Notably, Marks agreed with the FDA reviewers that the pivotal randomized trial conducted by the company applying for approval failed to show that the gene therapy was effective at slowing disease progression in 20 patients who received the gene therapy, as compared to 21 patients who received a placebo therapy. The trial, in boys ages 4-7 years, followed patients for 48 weeks after treatment. There was no significant motor function change between groups, as measured by a standardized assessment score that ranges from 0 (unable to perform any activities) to 34 (all activities performed normally). Follow-up analysis by the company, however, showed that when the sample was limited to 4-5 year olds (eight in the treatment group, eight in the placebo group), there was a difference of 2.4 points in favor of those receiving the gene therapy. It is well-known by experts in clinical trial methodology that such post-hoc, or “after-the-fact,” analyses are biased toward results that support a hoped-for finding. Unless confirmed in additional studies, post-hoc findings are best disregarded.
In the decision memo, Marks highlighted additional uncertain results for laboratory outcomes pertaining to the 4-5 year old subgroup of patients. The laboratory outcome was the amount of truncated dystrophin protein expressed in the patients receiving the gene therapy. In clinical trials, laboratory outcomes are often less relevant as indicators of treatment effects than clinical outcomes, such as assessments of muscle function in patients with DMD.
As compared to negligible increases in the placebo group, patients receiving the gene therapy averaged 40% increases in the amounts of truncated dystrophin after 12 weeks; however, only three patients showed increases in the amounts of dystrophin of 25% or more. Moreover, other analyses failed to show that the increased dystrophin levels predicted the preservation of motor function one year after the treatment was administered. Thus, there was scant dose-response evidence of the gene therapy’s effectiveness.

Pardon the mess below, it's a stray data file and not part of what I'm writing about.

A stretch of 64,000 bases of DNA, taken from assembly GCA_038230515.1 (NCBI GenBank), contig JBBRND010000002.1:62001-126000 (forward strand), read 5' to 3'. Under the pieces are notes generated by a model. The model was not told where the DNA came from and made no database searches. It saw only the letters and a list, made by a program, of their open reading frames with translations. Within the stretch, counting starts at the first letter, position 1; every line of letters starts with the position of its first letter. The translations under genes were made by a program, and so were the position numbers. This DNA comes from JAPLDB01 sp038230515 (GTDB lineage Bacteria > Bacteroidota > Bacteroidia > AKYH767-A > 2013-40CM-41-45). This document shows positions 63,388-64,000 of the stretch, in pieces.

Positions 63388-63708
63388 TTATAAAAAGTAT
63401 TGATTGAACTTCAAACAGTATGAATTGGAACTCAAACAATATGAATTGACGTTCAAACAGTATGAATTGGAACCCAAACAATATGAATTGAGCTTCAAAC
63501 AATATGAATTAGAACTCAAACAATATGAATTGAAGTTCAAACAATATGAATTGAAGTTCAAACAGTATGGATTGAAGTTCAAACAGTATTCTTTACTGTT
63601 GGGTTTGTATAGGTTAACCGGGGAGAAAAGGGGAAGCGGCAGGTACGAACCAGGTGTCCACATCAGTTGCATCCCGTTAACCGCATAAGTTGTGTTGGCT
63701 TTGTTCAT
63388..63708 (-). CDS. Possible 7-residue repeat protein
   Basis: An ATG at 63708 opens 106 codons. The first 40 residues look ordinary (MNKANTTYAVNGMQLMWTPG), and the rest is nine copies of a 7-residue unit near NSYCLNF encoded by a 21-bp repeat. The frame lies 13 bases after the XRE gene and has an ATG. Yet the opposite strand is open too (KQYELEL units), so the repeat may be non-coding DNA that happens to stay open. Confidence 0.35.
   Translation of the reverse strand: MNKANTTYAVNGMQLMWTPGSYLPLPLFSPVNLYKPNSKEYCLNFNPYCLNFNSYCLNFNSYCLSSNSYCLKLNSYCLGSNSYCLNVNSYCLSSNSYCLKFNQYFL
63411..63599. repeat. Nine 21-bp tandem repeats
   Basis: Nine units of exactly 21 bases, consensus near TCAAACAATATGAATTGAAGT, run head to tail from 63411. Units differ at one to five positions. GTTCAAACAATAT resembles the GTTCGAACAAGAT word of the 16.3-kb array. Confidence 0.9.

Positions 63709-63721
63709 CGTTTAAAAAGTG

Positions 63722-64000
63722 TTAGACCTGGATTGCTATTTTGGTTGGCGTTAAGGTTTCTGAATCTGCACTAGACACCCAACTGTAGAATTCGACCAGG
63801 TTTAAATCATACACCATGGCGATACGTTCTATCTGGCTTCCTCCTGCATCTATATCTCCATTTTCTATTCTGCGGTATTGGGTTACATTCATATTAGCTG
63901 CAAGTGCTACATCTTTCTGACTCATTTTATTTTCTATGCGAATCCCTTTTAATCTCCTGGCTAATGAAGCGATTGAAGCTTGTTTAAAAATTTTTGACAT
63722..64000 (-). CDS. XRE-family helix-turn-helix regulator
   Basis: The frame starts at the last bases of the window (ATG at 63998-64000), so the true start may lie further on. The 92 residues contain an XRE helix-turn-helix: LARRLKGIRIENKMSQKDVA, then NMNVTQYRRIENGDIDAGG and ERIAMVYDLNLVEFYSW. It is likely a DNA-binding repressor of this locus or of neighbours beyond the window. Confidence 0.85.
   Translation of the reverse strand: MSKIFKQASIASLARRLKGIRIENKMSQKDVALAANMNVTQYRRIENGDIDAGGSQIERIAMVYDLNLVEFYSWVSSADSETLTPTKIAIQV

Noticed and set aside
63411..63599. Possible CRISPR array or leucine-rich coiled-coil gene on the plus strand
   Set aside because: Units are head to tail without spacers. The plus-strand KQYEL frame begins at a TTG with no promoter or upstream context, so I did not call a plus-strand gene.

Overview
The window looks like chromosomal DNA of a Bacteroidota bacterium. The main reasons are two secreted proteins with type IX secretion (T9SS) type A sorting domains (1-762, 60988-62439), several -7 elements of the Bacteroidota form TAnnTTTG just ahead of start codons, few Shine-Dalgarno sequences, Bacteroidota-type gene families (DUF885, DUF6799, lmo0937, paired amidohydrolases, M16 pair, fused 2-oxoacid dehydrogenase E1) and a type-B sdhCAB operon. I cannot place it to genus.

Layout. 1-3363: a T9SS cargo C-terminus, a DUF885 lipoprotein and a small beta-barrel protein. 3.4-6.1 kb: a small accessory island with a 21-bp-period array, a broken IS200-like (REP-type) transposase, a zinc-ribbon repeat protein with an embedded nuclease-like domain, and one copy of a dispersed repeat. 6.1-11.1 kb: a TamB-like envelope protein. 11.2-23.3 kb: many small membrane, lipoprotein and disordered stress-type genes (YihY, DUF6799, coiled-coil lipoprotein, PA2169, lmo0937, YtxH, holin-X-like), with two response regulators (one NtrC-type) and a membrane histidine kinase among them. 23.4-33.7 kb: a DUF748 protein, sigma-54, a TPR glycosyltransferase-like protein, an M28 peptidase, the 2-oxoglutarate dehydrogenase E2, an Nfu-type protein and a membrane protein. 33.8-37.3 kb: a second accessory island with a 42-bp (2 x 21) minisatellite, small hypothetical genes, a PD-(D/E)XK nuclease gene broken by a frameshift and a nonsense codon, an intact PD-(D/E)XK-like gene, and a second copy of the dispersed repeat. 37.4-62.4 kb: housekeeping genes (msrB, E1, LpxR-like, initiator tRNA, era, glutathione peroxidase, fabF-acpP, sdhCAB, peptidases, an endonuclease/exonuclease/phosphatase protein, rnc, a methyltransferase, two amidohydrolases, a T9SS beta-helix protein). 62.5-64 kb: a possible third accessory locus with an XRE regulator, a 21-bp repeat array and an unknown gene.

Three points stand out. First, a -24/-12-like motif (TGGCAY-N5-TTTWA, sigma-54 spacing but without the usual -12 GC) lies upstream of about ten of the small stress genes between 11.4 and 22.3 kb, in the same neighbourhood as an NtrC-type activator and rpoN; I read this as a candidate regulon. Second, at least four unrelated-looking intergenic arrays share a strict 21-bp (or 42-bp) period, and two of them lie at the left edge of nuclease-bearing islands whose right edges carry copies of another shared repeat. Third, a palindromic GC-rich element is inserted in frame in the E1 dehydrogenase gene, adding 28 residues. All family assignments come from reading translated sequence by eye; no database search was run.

In addition to the fact that an adeno-associated virus treatment can be given only once, the gene therapy has risks, including rare but serious liver, heart and skeletal muscle toxicity, and common (≥20%) bouts with nausea, vomiting, pyrexia (fever) and thrombocytopenia (low platelet counts).
Concerns about the FDA’s fast-track approvals of Duchenne’s muscular dystrophy gene therapies
The FDA’s fast-track (accelerated) approval of SRP-9001 and other gene therapies for muscular dystrophy are concerning. Although such approvals may be welcomed by patients, families and the drug companies that make the treatments, they are not decisions based on strong evidence that a gene therapy is safe and effective. In 2016, the first dystrophin-based treatment for DMD, eteplirsen (EXONDYS 51), received accelerated approval based on weak evidence from just 12 patients. Janet Woodcock, then Director of the FDA’s Center for Drug Evaluation and Research, said that the approval of eteplirsen was partly justified because the sponsoring firm “needed to be capitalized” or it would be unable to develop the drug or other treatments for DMD. The sponsoring firm was Sarepta Therapeutics, the same company that manufactures, and now markets, SRP-9001. An August 2023 analysis in Health Affairs discussed the SRP-9001 approval as a prime example of patient advocates (often with industry support) lobbying the agency to approve treatments of dubious to no value; if the FDA does not approve the treatment, it might be seen as impeding innovation.
The accelerated approval of the SRP-9001 gene therapy for early DMD is a troubling example of the FDA granting accelerated approval for a drug with negligible evidence of effectiveness, and serious concerns about adverse effects. There is a critical need for better treatments for DMD. Truncated dystrophins have scientific merit as a potential, albeit partial, treatment. However, the evidence to date—regarding motor function and protein expression—fails to demonstrate that SRP-9001 performs better than a placebo, even in the 4-5 year age group, for which the gene therapy was approved. SRP-9001 should not be used to treat DMD outside of additional and well-designed randomized controlled studies. Moreover, unless additional studies provide compelling clinical evidence of safety and effectiveness, the FDA should rescind the accelerated approval.